First, access The Florida Circuit-Civil Mediators Society home page at www.floridamediators.org. Along the top of the page is a button bar. Click on "Availability Search". This takes you to a page with a drop-down menu allowing you to select the circuit or county in which you are trying to locate a mediator, his/her case experience in a particular field and the type of ADR service that you require.

When searching for a mediator in a particular circuit or county, you will first see the list of judicial circuits. Each circuit will be listed twice. The first listing tells you all mediators who are willing to mediate a case in that circuit. The second listing will have the word "Local" behind it, indicating those mediators who reside in that particular circuit. If you scroll down further you will see a list of counties, and clicking on a county will produce a list of FCCMS mediators who are available in that county. After each mediator’s name will be a calendar for three months in advance, which will indicate if the mediator is available on the day you would like to schedule. Clicking on the name will take you to that mediator’s profile page, and will allow you to schedule a date.

The second drop-down menu allows you to choose the area of expertise which you require for your case. Once a selection has been made, only the mediators with experience in that particular area of law will be listed, showing their availability dates. The last drop-down menu allows you to choose the type of ADR service that you require. For instance, if you select arbitration, "Civil/Commercial", only members available to arbitrate that kind of case will be listed.

Your search can be narrowed even more by selecting "Advanced Search" on the button bar. When this is done, various fields may be used to select a mediator in a certain geographical area, who possesses specific ADR experience and qualifications. When selecting the location criteria, "Serving County", all FCCMS members who are willing to serve a particular county are listed. The list cannot be narrowed to those mediators who reside in that county. However, a list of members in a particular geographical area is available by clicking on the "View Complete FCCMS Member Roster Here" button, allowing you to select only mediators from the local area, if that is your goal.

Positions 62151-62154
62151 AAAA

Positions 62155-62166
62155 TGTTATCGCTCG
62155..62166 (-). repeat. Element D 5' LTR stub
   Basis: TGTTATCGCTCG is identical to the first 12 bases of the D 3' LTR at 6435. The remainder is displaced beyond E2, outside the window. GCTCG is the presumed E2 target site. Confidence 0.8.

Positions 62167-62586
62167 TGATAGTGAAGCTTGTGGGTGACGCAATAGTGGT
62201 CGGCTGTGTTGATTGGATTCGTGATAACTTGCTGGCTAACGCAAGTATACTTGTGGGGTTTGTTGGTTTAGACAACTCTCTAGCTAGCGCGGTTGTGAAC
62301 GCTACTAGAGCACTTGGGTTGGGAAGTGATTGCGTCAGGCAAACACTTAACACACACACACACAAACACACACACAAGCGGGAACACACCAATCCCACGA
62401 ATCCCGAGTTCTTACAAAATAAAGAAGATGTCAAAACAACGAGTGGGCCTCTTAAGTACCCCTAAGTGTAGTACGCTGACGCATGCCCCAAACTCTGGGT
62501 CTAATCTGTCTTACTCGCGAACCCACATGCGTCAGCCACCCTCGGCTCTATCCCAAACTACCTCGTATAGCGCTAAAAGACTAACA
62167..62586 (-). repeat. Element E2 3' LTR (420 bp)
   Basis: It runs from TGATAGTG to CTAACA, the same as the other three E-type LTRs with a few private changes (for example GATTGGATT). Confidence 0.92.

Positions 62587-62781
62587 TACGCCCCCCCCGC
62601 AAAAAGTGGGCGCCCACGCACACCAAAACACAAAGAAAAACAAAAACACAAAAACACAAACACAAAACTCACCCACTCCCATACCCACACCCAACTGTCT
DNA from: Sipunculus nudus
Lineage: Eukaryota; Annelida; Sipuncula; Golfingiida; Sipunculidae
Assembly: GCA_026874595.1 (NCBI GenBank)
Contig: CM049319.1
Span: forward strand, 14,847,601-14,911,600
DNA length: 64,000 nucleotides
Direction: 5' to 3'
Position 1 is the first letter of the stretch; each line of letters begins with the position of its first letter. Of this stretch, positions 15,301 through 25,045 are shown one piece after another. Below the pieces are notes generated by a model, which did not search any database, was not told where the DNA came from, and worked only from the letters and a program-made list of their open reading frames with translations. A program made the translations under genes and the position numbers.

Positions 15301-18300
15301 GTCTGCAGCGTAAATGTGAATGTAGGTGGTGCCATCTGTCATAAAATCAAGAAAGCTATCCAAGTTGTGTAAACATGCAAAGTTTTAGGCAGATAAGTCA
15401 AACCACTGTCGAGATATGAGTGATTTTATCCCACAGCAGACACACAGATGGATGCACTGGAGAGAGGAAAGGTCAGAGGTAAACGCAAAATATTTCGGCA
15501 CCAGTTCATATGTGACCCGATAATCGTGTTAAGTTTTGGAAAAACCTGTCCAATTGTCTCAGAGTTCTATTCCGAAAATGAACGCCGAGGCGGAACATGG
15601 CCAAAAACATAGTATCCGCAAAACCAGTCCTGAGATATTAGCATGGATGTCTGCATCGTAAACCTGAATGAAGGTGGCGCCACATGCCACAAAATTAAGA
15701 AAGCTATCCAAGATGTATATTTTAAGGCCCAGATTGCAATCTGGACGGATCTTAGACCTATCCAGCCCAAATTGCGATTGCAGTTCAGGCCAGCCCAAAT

In the event you would like to research the availability of a particular mediator, that is also possible on the site. Click on the "Advanced Search" button. In the first line of the information field, you can enter either the first or last name of the particular mediator. Do not type in both the first and last name, because nothing will come up on this screen. However, for example, if you search the name "Robert", nine mediators are listed. Or if you type in the name "Stripling", your author comes up as the only member-mediator in the entire state whose last name is "Stripling". Clicking on that name will take you to my profile, which allows you to go to the www.striplingmediation.com website, view available dates and find out other important information you would like to know about the mediator, including areas of experience and circuits being served. This is true of any of the other fields which list the name of a particular mediator, since clicking on the mediator’s name always takes you to his "Member Profile".

The website is very helpful and easy to navigate. Any questions about how to use the site can be answered by clicking on the "Contact Us" button, and calling or e-mailing staff at the Florida Circuit-Civil Mediators Society office.

Searching www.floridamediators.org is an excellent way to find qualified mediators in your area, who have the background, experience and qualifications that you need for your case. I would encourage you to use it as a tool to assist you in finding the right mediator for your case.